Sunday, July 09, 2006


Started a new blog today. Actually, I converted the longtime defunct Devas T. Reads Children's books into a blog that I will actually use, Devas Ts Bookmarks.

There are so many great writer resources that can be found in the blogosphere. Whenever I discover an article that I want to read, but don't have time, I can never find it again when I do have time. So this new blog will serve as my place to save all those things I want to read, someday.

Unfortunately, I'll be bookmarking these articles by hitting the "blog this" button, so I won't be able to credit the source where articles were originally found.

Friday, July 07, 2006

Changing demographics

If you haven't noticed, demographics are quickly changing. Classrooms that were once blue eyed and blond, are now varying shades of brown. Authors and illustrators who visit classrooms and school libraries will need to consider this new demographic in order to relate to the children presented to. I have no problem with this change; I've embraced it. Problem is, for reason's I can't put my finger on, I've had trouble making a connection with one particular group of students — though I'd really like to.

I need to be careful in attempting to define this group. I don't want to offend, make false assumptions, or put entire populations of people in a box. I've done many classroom and library events. My audiences have been everything from predominately white, black, rich, poor, Hispanic, male, preschool, elementary, high school, college, city, rural and mixtures of all of the above. Each audience is unique. But the group I seem to strike out with, are groups who are newly(presumed) immigrated — primarily Spanish speaking, or bi-lingual. 10 years ago, when I first started doing school visits in Iowa, "Spanish speaking" and "bi-lingual" weren't even a part of my vocabulary.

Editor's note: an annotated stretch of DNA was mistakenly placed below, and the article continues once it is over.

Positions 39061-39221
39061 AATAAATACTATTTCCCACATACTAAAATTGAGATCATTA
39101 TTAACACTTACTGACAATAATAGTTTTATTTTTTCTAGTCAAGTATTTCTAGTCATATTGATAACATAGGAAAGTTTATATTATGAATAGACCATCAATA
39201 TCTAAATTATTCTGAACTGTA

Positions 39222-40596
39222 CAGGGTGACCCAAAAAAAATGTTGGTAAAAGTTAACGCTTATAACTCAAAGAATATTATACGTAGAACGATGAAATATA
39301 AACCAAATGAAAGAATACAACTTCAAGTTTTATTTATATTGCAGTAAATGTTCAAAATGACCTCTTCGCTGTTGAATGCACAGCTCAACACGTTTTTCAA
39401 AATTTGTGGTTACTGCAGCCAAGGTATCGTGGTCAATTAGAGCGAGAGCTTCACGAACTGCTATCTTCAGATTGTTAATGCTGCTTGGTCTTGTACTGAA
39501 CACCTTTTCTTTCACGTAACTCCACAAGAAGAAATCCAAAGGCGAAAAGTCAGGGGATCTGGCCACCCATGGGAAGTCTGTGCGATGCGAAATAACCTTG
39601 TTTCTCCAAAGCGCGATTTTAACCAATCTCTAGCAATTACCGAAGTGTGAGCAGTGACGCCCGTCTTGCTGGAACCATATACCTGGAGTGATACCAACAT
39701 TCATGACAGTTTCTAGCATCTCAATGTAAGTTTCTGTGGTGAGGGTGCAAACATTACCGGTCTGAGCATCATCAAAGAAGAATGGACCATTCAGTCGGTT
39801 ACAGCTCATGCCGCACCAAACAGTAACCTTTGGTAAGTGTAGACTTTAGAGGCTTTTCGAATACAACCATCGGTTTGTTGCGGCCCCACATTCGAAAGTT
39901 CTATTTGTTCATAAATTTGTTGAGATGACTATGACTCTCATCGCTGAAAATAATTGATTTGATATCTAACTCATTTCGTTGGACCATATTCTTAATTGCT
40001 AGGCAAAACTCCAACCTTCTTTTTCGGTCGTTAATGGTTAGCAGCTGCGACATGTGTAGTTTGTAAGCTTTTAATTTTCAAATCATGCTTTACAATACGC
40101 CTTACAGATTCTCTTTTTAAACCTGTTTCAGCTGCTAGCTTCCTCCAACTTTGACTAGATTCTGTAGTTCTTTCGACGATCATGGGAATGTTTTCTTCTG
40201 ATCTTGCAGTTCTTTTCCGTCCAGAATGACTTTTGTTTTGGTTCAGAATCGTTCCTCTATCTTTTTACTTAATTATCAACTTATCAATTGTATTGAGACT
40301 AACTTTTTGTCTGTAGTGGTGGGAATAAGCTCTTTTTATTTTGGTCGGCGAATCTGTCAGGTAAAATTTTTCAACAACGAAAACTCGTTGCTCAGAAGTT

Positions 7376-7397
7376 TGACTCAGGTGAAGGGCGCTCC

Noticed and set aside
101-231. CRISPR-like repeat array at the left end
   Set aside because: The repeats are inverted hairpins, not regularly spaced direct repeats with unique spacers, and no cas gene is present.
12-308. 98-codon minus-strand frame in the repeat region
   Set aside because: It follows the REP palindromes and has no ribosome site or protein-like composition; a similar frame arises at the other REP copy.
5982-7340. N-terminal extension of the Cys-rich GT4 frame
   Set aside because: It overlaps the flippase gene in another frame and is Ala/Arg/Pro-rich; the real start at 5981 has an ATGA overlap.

As I set up my presentation at a recent event, the 20 or so children I'd be presenting to, were in the next room. I listened to their chatter. None of the chatter was in English. I thought back to previous library visits, with similar audience makeup. Those that I recalled didn't go over so well. For reasons I’m not sure about, my attempts to connect with the children failed. They didn't laugh at my corny poems, and my attempts at getting them to interact with me proved impossible. I couldn't even get a volunteer to come up and allow me to draw a cartoon of them, something most groups of kids practically fight over. One librarian offered an apology saying the children were very shy.

At a recent event, the mostly Spanish-speaking children didn't seem as "shy." Before I started my presentation, they came up and looked at my work, they seemed interested. Maybe art transcends language. But, once I started speaking, the whole thing went flat, same as my other experiences with similar groups. I want to make it clear, it's not a Hispanic thing. I've spoken to many primarily Hispanic audiences. They are not much different than other audiences of children. Again, it appears to be that growing audience of Spanish speaking, or primarily Spanish bi-lingual children.

One mother at this recent event, sat with her two children. After my presentation, I went over to thank her for coming. She quickly looked away, mumbled something back, then completely turned her back to me. Maybe she didn't speak English, and my approach made her feel uncomfortable, I have no idea.

Again, I'm not blaming the children. I am the speaker, it's my job to connect with them, to engage and inspire them, and not them me. I need to make some changes.And I'd suggest, if you already haven't made some of those considerations to your programs, you probably should.

Wednesday, July 05, 2006

Manuscript swapping

This picture book critiquing thing is SO. MUCH. FUN! I just received Chris’ manuscript, and I am so excited to get another opportunity to read it and see how it's grown!

For me, I had a hard time letting go of my manuscript. I've hovered over it the past couple of days. I'm quite happy with the direction it's taken, but still, it's a tall tale, and for some reason, I'm embarrassed about sharing it.